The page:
The title of the book is very curious, and it led to a conversation about ordinal numbers, which coincidentally was also addressed in Lesson 3 of Life of Fred.  Peanut used one of her watercolors as the backdrop for correctly ordering the following terms, and we spent the two weeks referring to things ordinally in our everyday life (“he’s third in line,” “that’s the eighth time I’ve told you to pick up your toys!”, etc.)


I love that Life of Fred incorporates many different elements into each lesson, one of which is how to tell time.  Peanut can now accurately tell us the hour using an analog clock…an increasingly rare skill-set in a digital world.  Kind of like cursive (which we will also be learning in a few years).

Social Studies

 Geography (Ungava Bay and the Arctic Circle), and world cultures (the Inuit people) were our area of concentration.  We found Ungava Bay on our small map:

20140729_150939008_iOSas well as on our huge wall map.  Dovetailing nicely into this, after noticing the illustrated compass on the wall map, was a discussion of north/south/east/west and identifying where we live in relation to Eva (north of us), or Peanut’s cousin (south of us), or where Mommy lived as a child (east of us, in France).

We watched this really cool video of the Inuit people braving the extremely fast and dangerous tides to hunt for mussels, and then filled in a fact sheet about their culture.


Language Arts

We explored the concept of homophones, since Peanut was a little confused by the word “mussels” as used to describe shells with animals inside.   Actually, she had a hard enough time wrapping her head around the concept of shells housing animals that look like globs of saliva, but then again this is the child who thinks that the chicken we eat is different than the chickens we see running around.  I haven’t had the heart to disillusion her of that one yet.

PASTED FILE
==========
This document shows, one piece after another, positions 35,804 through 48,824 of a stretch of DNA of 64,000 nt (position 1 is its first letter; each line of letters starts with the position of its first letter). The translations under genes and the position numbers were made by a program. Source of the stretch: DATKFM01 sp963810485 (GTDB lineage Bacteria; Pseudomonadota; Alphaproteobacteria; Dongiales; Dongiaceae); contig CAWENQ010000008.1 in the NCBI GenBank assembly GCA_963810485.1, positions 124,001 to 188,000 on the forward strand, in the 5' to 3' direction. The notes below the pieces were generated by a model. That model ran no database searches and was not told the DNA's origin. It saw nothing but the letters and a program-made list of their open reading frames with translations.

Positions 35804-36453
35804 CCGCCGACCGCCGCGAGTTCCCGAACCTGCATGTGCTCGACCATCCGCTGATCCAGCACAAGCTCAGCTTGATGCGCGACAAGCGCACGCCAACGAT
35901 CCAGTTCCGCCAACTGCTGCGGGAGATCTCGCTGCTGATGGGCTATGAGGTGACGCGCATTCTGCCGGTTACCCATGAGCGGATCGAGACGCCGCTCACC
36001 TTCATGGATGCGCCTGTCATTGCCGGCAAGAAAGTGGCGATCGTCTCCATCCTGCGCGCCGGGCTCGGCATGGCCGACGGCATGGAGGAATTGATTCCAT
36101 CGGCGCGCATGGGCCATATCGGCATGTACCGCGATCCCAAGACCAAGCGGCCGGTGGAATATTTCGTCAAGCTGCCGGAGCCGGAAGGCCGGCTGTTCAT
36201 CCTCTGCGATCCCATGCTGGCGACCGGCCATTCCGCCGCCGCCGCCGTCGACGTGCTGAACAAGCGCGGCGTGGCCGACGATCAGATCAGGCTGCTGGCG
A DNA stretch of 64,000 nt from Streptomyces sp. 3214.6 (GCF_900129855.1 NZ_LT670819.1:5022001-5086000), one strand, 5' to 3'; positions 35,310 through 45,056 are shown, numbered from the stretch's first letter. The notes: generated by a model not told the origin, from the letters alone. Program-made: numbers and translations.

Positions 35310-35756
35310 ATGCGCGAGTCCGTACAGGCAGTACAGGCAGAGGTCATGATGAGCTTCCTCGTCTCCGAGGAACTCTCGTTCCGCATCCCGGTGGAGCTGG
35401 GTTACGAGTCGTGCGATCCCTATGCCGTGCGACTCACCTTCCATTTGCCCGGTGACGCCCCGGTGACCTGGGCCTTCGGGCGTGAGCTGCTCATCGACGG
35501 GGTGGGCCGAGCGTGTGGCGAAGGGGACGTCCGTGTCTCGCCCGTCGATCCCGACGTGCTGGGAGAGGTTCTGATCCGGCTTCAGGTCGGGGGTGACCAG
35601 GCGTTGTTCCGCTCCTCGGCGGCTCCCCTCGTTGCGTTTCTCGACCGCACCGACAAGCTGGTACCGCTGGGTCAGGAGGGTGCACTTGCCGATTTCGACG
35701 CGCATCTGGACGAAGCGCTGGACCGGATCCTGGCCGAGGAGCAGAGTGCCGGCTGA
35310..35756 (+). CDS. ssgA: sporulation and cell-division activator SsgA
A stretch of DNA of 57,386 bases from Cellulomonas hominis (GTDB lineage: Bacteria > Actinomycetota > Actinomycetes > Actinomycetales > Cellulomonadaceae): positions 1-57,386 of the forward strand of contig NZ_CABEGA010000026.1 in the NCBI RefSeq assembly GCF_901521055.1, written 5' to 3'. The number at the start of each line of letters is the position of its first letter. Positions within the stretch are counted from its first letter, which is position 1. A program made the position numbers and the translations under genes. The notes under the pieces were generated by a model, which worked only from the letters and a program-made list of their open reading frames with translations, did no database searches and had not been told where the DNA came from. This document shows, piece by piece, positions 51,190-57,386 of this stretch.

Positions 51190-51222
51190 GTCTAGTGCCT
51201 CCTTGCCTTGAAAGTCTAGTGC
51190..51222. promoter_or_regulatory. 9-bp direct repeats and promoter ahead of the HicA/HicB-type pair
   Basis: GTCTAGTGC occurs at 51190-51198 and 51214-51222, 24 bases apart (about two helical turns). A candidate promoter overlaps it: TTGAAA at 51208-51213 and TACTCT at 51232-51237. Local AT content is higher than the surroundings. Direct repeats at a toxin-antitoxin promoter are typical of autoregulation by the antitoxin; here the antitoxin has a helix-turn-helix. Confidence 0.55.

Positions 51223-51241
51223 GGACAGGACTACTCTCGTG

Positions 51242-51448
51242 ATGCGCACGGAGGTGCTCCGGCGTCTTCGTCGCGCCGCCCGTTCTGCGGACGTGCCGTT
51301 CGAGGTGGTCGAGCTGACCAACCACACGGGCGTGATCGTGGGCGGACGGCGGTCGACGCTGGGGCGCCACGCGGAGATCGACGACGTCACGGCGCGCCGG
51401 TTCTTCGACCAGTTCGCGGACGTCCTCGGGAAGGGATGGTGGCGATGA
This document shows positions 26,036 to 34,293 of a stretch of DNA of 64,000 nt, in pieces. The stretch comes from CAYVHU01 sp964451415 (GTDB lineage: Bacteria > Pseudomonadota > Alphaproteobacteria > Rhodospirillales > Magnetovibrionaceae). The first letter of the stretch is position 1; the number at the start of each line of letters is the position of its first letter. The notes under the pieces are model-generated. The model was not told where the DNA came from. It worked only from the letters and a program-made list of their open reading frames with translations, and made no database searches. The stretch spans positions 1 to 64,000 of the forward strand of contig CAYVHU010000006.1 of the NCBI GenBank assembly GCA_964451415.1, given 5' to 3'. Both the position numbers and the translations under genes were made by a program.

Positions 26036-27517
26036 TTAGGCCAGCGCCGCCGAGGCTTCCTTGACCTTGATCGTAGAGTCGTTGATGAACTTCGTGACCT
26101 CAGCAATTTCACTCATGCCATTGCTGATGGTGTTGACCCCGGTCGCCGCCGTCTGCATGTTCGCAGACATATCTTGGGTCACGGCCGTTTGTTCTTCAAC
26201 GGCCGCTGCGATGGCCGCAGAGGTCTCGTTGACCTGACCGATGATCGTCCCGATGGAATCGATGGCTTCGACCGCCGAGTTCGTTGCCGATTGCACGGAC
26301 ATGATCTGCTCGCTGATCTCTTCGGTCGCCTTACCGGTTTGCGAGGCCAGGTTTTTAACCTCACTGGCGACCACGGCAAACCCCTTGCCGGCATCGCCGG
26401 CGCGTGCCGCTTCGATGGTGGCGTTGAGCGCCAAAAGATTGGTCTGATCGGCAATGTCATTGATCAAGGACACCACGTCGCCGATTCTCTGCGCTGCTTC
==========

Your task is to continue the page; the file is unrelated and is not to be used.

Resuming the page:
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One of the homophones she came up with and spelled herself:

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We also learned a ton of new action vocabulary words from the story (peering, scrambling, groping, prying, grinning, stumbling, et al) and acted them out.  I’m not sure if Peanut enjoyed being dramatic herself or laughing hysterically at my enactments more.  Here she is “heaving” something.  It’s REALLY heavy.



Art was really fun this week.  Since Eva walked under the ice, we experimented with painting a big ice block.

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And discussed the idea of complementary colors as they are depicted on the color wheel, since the illustrator uses those combinations frequently (purple/yellow and blue/orange especially).

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We also experimented with salt melting ice and talked about the ocean (salt water) versus a lake or river (fresh water).
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Finally, we learned about pointillism (also employed by the illustrator) and she tried her hand at it.  Truthfully, she wasn’t too excited about this…but I did get her to complete attempt one picture.


My dad would be so proud of our little artiste.  Wish he were here to see her using his brushes.

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Finally, for the last day, we made octopus pastries using refrigerated croissant dough, cinnamon sugar and raisins.  We tried to make a mussel shell originally (see the lump in the lower left) but agreed it was pretty lame…and although I bribed convinced her to try real mussels, we never got around to buying them as I would have been the only one eating them.  So the octopi were born.  And they were delicious.

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And that was the last of Very Last First Time!


One response to “Very Last First Time

  1. Laura says:

    You are amazing!